Fifteen-year-old golfing prodigy Harry Peterson has been busy fine tuning his game ahead of next week's Faldo Series Asia Grand Final at the Laguna Golf Lang Cô near the Vietnamese city of Hue.
"I'm very excited and looking forward to it," the son of professional golfer Martin Peterson said ahead of his first trip overseas by himself.
"I've been playing well and I'm pretty confident," he said.
I don't feel pressure or nerves.Golfer Harry Peterson
"I practice a lot and keep on top of everything. I want each part of my game to be good make sure my routine is good.
"If you are under pressure and you have a routine it helps."
Oozing confidence, Peterson first picked up a club at the age of two, is armed with a drive in excess of 250 metres, plays off a handicap of just one shot and is hoping to be playing off scratch by his 16th birthday in July.
"I expect to win, but I have to have high expectations," he said.
"I don't feel pressure or nerves, I just go out and have fun.
"If I'm close within the last round I'll be confident because others will be nervous.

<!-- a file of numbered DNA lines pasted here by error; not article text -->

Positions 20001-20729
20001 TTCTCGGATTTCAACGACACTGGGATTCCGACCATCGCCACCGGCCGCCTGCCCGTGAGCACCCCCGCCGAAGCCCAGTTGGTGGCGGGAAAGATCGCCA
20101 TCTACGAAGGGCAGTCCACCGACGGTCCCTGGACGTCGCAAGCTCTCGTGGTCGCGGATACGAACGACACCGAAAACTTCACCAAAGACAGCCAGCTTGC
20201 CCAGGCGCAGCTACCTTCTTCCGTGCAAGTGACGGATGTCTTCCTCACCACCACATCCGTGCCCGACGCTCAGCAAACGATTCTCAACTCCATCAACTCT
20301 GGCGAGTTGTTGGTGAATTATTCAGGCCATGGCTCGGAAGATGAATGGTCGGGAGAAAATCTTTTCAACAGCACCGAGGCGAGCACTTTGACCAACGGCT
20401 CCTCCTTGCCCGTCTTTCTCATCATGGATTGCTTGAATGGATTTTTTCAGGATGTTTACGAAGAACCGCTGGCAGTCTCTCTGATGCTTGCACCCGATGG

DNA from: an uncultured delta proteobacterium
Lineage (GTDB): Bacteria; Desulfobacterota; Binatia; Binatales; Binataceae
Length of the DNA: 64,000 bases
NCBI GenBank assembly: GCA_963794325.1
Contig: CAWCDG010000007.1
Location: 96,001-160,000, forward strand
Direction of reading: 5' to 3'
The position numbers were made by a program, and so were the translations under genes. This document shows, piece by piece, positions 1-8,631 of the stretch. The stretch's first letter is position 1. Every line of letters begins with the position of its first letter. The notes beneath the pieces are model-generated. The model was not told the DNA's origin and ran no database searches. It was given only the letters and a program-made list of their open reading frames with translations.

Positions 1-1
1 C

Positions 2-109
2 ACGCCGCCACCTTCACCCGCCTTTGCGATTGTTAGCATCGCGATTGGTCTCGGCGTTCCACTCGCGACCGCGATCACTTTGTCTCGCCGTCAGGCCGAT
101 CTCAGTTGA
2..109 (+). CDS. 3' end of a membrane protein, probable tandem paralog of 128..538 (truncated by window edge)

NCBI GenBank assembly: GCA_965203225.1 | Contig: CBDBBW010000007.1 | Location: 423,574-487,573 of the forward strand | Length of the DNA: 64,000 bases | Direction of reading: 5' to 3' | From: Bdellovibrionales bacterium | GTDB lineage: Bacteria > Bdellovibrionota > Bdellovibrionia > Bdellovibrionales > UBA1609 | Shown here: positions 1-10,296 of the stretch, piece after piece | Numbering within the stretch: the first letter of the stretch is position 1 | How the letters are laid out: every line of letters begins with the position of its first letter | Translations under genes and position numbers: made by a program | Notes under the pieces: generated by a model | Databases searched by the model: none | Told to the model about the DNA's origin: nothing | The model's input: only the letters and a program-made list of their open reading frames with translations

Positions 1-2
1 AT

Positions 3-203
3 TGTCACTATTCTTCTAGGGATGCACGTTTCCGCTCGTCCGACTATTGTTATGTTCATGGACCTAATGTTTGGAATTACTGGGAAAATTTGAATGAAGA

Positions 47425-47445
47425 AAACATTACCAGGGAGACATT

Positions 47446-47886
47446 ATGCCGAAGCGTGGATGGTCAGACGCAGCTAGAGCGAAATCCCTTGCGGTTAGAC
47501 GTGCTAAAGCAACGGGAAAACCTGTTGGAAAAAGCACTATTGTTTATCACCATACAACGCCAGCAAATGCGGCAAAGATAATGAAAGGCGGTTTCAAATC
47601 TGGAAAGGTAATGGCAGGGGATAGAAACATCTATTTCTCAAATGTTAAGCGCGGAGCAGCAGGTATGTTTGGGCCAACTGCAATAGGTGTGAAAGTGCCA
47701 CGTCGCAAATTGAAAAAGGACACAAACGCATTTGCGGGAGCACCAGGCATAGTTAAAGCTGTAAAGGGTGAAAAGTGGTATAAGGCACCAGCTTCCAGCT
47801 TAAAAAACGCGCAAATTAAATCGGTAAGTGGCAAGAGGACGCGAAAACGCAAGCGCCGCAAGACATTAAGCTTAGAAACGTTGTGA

"This is what I want to do so I have to think positively," he said.
He has also been doing his research, and online videos of the 18-hole, par-71 championship course designed by Sir Nick Faldo have helped him visualise the perfect round.
"The weather is humid and hot there which will make the ball go further, but it is at sea level so it should be ok," he said.
"It looks like I'll have to drive well."
Both the Bega and Tathra country clubs have helped him out with airfare costs, which have to be paid for by each competitor.
A win in the hotly-contested tournament will see him advance to the world final in Dubai which will some of the best players in Europe.
Created in 1996, the Faldo Series is open to males and females aged between 12 and 21, with age group winners at each tournament receiving an invitation to join Sir Faldo at the final.
Both his father and uncle have been a big influence on the young golfer, who hopes to reach the heights of his idol and PGA tour player Brooks Koepka.
"My favourite part of the game would have to be putting," he said.
"If I get a putt how I want it then it's all good.
"Chipping is also important. If you are good at that it really helps."
The tournament begins on March 20, and Peterson will be leaving his home town of Bega for Sydney on Friday before flying out to the Asian nation on Monday.